To be honest, not all that much has changed since the 1970’s. And I have no trouble picturing the two of us together in the year 2050 when we’re in our eighties. We’ll be the ones eating comfort food and watching something melodramatic or hilarious on TV.

My Friend Julie

Julie was Hannah’s friend before she was my friend. Some days she would ride the school bus home with Hannah, who lived down the street from me, and we’d sit in the back and have inane conversations, like what if your ear were where your nose is, or what if your hands were eyes, etc. We probably thought we were being existential and deep, or at least hilarious in a Monty Python kind of way. I thought she was cool because she was Hannah’s friend, and they made each other collages that were awesome visual representations of all the fun times they had shared, which I found very appealing (what kid that age doesn’t love a collage?). We became friends on our own in eighth grade when we had gym class together, along with chorus and of course Mr. Gilbert’s English class. We shared all those same classes in high school, and by graduation I’m sure we could have filled several poster boards with collage-worthy material.

And now, 30+ years later, we’re still each other’s best friend. I give Julie total credit for that, because she’s a connector, in the sense described in The Tipping Point; she instigates contact. Today that doesn’t seem huge, with email and texting and all, but in the 80s when we were in college and long distance was still kind of a big deal, it took effort to stay in touch—and Julie made the effort. She was in school in New York and I was in Virginia, and she would call regularly (I don’t think we’ve ever written each other letters, which is odd since writing is a big part of both of our lives). We both went to the U.K. for our third year, which other than a couple of years when we both lived in D.C. is the only time we’ve lived in the same city since high school. I take a certain amount of pride in our friendship, because not many people can truly say that they even HAVE a best friend (aside from their spouse), let alone one that dates back continuously to eighth grade.

Like most good friends, we’re alike in key ways and different in others. We share the same cultural and political values. We both love good food. We like the same kind of music and books (and we’re pretty passionate about both). We see humor in the same things and think deeply on the same subjects, but also embrace the ordinary and commonplace. Like TV—we both love watching and talking about TV, while some of our friends don’t even own one. We part ways on reality TV—I don’t watch it, but I depend on Julie to explain it to me when it reaches a point of pop cultural importance (i.e. American Idol).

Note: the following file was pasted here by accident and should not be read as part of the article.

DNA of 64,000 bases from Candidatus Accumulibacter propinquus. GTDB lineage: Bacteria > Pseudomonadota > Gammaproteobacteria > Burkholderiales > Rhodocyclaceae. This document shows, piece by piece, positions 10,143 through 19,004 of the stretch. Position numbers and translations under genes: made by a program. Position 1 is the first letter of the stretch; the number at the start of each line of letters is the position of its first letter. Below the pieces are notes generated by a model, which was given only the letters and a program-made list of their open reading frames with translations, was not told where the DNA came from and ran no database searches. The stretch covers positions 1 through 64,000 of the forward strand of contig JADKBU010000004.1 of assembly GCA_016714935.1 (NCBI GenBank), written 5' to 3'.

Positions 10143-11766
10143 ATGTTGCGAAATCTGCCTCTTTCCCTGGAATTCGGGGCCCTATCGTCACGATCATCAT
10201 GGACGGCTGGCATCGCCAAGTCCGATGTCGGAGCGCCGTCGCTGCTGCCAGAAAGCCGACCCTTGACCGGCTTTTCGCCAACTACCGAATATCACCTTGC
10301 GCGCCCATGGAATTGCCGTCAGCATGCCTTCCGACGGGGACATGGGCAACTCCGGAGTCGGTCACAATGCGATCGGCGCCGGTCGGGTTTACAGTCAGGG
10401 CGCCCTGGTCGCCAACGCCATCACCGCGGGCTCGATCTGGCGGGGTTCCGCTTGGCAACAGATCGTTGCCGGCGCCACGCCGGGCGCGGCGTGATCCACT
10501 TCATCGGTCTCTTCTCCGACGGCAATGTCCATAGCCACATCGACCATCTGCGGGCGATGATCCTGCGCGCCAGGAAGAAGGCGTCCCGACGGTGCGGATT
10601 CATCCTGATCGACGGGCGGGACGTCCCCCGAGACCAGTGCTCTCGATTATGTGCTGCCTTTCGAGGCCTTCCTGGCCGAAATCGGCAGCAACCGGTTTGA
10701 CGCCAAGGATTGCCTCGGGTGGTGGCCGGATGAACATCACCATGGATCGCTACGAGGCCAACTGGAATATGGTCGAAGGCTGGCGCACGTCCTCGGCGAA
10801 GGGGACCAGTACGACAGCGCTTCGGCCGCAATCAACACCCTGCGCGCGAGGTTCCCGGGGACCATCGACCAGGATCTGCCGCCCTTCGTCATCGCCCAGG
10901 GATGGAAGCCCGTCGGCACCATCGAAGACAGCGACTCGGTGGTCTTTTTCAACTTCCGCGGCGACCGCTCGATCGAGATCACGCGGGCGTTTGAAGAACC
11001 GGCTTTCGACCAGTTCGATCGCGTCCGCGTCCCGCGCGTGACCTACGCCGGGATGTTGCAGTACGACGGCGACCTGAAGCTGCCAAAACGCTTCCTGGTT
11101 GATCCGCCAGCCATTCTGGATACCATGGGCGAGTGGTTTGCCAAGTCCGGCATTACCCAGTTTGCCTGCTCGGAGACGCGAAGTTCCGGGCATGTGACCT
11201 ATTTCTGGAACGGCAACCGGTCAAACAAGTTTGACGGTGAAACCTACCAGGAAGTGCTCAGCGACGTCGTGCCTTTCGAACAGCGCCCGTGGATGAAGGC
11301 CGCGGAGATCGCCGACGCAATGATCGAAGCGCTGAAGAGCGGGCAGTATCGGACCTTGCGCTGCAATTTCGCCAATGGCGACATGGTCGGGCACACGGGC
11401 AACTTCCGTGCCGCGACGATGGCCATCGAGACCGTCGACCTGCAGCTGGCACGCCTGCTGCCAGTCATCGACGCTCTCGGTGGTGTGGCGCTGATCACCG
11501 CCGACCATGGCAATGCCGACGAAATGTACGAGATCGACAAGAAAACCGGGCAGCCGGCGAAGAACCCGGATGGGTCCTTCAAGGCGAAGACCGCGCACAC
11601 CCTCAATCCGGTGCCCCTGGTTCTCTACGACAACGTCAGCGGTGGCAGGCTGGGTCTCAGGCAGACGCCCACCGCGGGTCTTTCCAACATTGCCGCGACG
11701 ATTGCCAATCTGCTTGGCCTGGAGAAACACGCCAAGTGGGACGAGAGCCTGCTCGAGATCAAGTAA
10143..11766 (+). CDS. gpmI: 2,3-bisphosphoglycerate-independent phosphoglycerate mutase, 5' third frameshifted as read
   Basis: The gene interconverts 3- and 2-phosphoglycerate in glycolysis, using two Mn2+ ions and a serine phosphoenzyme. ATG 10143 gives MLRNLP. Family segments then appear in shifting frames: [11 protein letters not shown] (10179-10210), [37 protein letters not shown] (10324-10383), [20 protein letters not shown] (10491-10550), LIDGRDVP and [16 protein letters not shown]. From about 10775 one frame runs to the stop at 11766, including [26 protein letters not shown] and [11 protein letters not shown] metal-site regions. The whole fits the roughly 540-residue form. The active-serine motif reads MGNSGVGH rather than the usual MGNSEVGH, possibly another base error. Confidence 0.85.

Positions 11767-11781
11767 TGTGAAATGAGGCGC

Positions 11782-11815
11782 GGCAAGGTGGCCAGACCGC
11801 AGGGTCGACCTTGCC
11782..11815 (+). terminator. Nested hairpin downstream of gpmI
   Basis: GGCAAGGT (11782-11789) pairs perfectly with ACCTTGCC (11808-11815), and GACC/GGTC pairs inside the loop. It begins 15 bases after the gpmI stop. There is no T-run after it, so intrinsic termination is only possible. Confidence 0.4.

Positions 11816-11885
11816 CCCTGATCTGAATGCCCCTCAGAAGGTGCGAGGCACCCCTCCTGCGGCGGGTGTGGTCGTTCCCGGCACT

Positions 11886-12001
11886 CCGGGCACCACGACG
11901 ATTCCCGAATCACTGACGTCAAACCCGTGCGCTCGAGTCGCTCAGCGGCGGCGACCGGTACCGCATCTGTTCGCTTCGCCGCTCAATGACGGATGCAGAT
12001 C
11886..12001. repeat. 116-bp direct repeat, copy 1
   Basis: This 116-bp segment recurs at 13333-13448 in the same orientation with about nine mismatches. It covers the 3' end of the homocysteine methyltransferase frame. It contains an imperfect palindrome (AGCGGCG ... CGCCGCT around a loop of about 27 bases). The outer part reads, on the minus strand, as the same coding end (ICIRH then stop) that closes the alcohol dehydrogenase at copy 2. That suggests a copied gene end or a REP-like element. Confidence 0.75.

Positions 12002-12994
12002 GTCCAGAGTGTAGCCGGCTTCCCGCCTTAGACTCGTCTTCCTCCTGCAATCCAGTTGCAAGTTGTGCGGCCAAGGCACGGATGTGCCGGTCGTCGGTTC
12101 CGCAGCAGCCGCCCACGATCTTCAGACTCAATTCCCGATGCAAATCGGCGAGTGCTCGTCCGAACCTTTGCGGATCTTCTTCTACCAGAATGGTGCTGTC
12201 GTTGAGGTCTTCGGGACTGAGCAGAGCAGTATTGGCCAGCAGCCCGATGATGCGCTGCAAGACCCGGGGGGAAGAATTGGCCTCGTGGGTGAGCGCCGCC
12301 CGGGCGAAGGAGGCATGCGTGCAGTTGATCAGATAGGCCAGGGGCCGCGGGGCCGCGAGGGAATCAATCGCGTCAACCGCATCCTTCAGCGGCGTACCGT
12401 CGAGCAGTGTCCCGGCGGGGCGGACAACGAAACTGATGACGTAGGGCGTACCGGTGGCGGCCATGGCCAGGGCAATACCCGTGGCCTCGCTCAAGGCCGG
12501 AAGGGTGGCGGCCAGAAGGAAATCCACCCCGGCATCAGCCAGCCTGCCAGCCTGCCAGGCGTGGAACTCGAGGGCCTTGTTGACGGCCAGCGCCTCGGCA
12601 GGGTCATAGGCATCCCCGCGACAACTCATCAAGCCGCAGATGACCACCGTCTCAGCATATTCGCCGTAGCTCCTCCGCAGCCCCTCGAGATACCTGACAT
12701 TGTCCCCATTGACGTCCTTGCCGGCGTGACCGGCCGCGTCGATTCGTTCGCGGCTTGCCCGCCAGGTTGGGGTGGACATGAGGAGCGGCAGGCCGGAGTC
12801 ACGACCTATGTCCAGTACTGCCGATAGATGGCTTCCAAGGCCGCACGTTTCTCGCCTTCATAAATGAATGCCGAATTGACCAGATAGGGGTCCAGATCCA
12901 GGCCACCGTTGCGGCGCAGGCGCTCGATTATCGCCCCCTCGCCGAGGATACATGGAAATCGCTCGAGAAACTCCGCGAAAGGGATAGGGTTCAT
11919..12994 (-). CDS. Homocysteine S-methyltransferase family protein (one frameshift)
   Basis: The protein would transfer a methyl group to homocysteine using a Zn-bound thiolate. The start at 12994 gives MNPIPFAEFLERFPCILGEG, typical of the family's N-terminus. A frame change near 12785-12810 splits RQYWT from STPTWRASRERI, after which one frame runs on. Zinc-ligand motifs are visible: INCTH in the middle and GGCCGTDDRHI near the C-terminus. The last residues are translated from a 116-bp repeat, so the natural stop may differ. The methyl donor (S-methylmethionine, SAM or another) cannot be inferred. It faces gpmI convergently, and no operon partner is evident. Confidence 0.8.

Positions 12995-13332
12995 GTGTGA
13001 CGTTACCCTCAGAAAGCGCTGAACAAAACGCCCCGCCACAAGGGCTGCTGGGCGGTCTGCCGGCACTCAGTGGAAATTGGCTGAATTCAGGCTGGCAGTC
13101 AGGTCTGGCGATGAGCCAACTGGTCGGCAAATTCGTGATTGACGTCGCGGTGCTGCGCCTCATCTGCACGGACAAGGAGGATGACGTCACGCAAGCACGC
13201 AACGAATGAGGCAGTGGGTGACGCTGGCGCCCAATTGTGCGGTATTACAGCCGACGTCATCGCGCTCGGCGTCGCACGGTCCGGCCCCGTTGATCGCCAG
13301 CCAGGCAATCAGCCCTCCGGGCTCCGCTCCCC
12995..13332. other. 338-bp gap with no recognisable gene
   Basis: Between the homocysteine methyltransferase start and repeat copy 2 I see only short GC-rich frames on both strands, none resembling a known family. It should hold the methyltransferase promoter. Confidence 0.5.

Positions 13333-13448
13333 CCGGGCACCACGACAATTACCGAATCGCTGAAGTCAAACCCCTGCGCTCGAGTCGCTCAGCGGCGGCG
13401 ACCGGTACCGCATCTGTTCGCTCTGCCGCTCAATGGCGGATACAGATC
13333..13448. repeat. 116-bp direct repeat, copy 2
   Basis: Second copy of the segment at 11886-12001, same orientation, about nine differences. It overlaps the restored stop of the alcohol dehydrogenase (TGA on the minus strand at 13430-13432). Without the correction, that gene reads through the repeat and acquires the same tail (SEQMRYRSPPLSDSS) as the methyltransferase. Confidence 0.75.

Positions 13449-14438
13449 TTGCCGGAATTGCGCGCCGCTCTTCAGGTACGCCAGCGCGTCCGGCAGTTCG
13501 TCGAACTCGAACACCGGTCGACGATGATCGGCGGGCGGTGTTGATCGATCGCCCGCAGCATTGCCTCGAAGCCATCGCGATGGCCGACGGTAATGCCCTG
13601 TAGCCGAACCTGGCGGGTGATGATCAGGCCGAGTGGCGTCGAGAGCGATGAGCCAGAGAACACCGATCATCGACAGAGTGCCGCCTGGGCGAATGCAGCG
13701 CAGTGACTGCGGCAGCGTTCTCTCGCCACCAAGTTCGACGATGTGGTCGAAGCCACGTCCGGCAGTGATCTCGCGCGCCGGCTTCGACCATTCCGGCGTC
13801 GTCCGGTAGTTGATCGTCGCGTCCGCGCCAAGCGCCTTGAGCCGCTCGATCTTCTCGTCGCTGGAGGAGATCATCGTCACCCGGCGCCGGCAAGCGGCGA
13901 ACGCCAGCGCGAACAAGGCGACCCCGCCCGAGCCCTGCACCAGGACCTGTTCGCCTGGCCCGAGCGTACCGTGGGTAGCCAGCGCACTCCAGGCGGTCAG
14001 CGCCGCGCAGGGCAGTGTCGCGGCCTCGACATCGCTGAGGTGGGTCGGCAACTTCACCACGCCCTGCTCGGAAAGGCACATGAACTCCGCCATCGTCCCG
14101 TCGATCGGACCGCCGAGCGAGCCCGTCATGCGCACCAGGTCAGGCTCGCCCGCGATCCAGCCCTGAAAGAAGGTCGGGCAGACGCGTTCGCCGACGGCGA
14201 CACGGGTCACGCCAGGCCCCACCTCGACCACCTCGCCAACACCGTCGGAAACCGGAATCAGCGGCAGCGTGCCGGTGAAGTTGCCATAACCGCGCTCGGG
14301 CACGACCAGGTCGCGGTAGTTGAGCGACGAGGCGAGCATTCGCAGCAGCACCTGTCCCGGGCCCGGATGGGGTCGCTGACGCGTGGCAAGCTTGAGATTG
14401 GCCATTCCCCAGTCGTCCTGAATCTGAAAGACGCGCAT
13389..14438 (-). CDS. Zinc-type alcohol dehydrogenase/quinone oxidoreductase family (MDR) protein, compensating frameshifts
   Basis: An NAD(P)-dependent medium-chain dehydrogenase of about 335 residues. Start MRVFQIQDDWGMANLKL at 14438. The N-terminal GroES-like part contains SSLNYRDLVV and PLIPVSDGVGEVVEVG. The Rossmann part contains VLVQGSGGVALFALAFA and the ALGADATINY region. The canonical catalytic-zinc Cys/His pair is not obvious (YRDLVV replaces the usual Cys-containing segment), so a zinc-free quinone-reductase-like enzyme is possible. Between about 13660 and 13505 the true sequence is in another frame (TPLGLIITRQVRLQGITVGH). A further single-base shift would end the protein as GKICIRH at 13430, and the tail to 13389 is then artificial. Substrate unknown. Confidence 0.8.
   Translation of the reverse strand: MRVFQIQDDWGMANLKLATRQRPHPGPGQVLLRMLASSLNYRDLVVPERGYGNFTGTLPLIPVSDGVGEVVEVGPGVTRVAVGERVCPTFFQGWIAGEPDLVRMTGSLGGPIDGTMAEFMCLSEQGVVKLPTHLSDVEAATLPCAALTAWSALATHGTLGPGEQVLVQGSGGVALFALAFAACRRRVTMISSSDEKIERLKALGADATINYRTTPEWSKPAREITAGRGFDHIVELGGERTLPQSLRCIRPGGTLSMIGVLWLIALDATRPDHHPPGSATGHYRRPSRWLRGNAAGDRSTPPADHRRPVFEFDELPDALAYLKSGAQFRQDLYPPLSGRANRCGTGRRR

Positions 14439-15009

We part ways in other areas, too. Julie and Paul travel a lot, and I’m a real homebody. Our personal taste is very different. She’s messy and I’m organized. I’m more interested in design and color and symmetry—how things look aesthetically—than she is. She’s more ambitious and always seems to have gamed out her next move professionally, while I’ve kind of fallen into a career without giving it a lot of thought. And while we both obsess on things, I probably obsess more about what others think, while her obsessions are more internal and philosophical in nature. Neither of us is particularly laid back, but I think we both aspire to the kind of relaxed contentment that being laid back represents.

In the last few months my family, which I thought would always be friends, has kind of split apart. Two siblings who obviously have a lot in common are so profoundly different in some ways that it’s practically impossible for them to empathize with each other, and the result is that they just aren’t talking. Of course, this affects all of us (I’m the youngest of seven) because we all have individual relationships to navigate, and splits like this tend to cleave families along clear lines. As this has unfolded, it’s made me appreciate my friendship with Julie all the more. Partly because she knows all the players so I can debrief and analyze (something we have done lots of over the years, usually about boys but also about work and family) without having to provide a lot of backstory. But also because while there are moments when we annoy each other, basically we appreciate each other’s differences and don’t wish the other would change.

And that, in a nutshell, is what has made our friendship endure all these years.

*Editor's Note: I choose the wedding photo instead of the beach shot.